When the user's finger or the like is not contact with the depressing portion 11 a (when the key 11 is in an initial state), as shown in FIG. 1, the depressing portion 11 a is biased upward with respect to the figure by a spring 11 c, and its lower end is located apart from the contacts 11 d. In other words, the contacts 11 d are in an off-state.

When the user depresses the depressing portion 11 a against the biasing force of the spring 11 c with a finger, the contacts 11 d enter an on-state. Subsequently, when the user releases the finger from the depressing portion 11 a, the depressing portion 11 a is pushed up by a restoring force of the spring 11 c and returns to its original position (back in the initial state) where the contacts 11 d are in the off-state.

Thus, the key 11 provides manual input by the user to an information processing apparatus as information which represents the on-state of the contacts 11 d. In other words, the key 11 detects an input based on physical contact by the live body (an operation by the user of depressing the depressing portion 11 a with a finger, for example) as the on-state of the contacts 11 d.

In this example, the key 11 is constructed in such a way that when the depressing portion 11 a of the key 11 is depressed, the contacts 11 d enter the on-state, and when the depressing portion 11 a is returned to its original position (the initial state), the contacts 11 d enter the off-state. However, the relationship between the position of the depressing portion 11 a and the on or off-state of the contacts 11 d is not limited as such. For example, the key 11 may be constructed in such a way that when the depressing portion 11 a is depressed, the contacts 11 d enter the off-state, and when the depressing portion 11 a is returned to its original position (the initial state), the contacts 11 d enter the on-state.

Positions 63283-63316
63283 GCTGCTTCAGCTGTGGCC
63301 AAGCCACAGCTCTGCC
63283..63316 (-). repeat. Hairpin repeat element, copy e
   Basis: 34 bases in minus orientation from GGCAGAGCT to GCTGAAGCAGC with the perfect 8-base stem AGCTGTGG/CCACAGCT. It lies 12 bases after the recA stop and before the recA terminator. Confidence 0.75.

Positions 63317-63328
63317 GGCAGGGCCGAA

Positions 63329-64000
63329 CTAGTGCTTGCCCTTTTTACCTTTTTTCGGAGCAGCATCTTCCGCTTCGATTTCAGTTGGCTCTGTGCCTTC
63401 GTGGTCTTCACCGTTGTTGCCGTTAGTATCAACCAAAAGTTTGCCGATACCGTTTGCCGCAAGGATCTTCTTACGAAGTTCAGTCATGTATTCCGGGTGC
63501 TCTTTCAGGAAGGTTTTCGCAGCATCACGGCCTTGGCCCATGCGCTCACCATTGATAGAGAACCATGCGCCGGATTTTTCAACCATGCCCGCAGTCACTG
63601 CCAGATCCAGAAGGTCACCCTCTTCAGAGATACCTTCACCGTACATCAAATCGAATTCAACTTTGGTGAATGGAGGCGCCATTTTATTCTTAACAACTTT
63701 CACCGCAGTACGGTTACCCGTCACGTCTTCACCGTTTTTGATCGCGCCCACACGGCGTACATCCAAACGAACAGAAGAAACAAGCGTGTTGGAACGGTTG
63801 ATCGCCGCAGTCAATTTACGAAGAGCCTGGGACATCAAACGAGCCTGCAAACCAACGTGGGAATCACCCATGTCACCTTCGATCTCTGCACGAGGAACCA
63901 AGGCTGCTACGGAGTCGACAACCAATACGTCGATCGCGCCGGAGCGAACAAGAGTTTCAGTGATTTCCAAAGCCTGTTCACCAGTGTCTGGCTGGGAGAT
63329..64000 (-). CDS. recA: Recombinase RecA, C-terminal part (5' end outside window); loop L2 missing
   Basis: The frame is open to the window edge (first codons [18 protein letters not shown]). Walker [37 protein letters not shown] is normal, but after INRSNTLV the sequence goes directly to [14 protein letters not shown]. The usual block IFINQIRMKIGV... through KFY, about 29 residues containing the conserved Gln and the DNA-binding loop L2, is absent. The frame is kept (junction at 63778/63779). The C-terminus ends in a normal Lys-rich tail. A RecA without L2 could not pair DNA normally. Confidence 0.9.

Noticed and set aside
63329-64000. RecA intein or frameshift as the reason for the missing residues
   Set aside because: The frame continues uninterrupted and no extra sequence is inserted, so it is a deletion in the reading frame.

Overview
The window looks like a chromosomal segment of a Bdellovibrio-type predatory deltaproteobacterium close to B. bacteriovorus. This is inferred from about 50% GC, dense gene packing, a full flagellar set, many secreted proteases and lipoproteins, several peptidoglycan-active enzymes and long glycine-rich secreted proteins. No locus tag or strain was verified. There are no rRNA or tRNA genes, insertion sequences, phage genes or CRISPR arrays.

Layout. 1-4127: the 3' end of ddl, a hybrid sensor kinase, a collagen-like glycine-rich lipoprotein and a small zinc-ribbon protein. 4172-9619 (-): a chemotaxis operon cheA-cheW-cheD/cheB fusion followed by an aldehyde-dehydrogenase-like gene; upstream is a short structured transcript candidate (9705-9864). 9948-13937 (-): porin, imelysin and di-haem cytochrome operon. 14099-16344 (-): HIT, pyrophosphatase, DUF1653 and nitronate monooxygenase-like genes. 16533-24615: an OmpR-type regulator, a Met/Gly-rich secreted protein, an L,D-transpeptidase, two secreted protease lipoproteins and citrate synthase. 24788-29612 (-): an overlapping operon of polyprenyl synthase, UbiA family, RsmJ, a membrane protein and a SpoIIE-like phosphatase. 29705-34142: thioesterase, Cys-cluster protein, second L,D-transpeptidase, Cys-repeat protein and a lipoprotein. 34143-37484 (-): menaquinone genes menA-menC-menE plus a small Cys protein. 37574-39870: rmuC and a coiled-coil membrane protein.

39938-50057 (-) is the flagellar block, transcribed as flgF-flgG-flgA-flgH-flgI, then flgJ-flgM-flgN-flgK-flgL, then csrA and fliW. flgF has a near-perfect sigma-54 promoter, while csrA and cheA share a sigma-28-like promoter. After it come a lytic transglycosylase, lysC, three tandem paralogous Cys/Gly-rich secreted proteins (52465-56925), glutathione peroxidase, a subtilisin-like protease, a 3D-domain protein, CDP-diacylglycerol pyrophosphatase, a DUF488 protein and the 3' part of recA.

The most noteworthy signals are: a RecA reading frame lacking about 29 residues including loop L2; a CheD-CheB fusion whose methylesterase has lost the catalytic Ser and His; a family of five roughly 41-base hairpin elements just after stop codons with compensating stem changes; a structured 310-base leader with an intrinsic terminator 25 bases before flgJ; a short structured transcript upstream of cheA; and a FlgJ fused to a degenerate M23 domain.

In this case, the key 11 would detect the input based on physical contact by the live body (the operation in which the user depresses the depressing portion 11 a with a finger, for example) as the off-state of the contacts 11 d.

The proximity sensor 12 is disposed between a plate portion 11 e of the depressing portion 11 a and the spring 11 c. When the live body (a finger of the user, for example) touches the depressing portion 11 a or comes in sufficient proximity to the proximity sensor 12, the touch or the nearing of the finger is detected by the proximity sensor 12 as an input based on the proximity of the live body (or the live body in proximity to the sensor 12 is detected), a detection signal corresponding thereto (hereinafter referred to as proximity information) is generated and is provided to the information processing apparatus.

As long as the proximity sensor 12 can detect a live body in proximity, and can be disposed near the key 11 (the depressing portion 11 a), its construction need not be limited in any way. In this example, it is assumed that it has a construction such as that shown in FIG. 2 (a construction disclosed by the present applicant in Japanese Patent Application No. 2001-151499, the entire disclosure of which application is incorporated herein by reference).

FIG. 2 is a block diagram showing an example of a construction of the proximity sensor 12.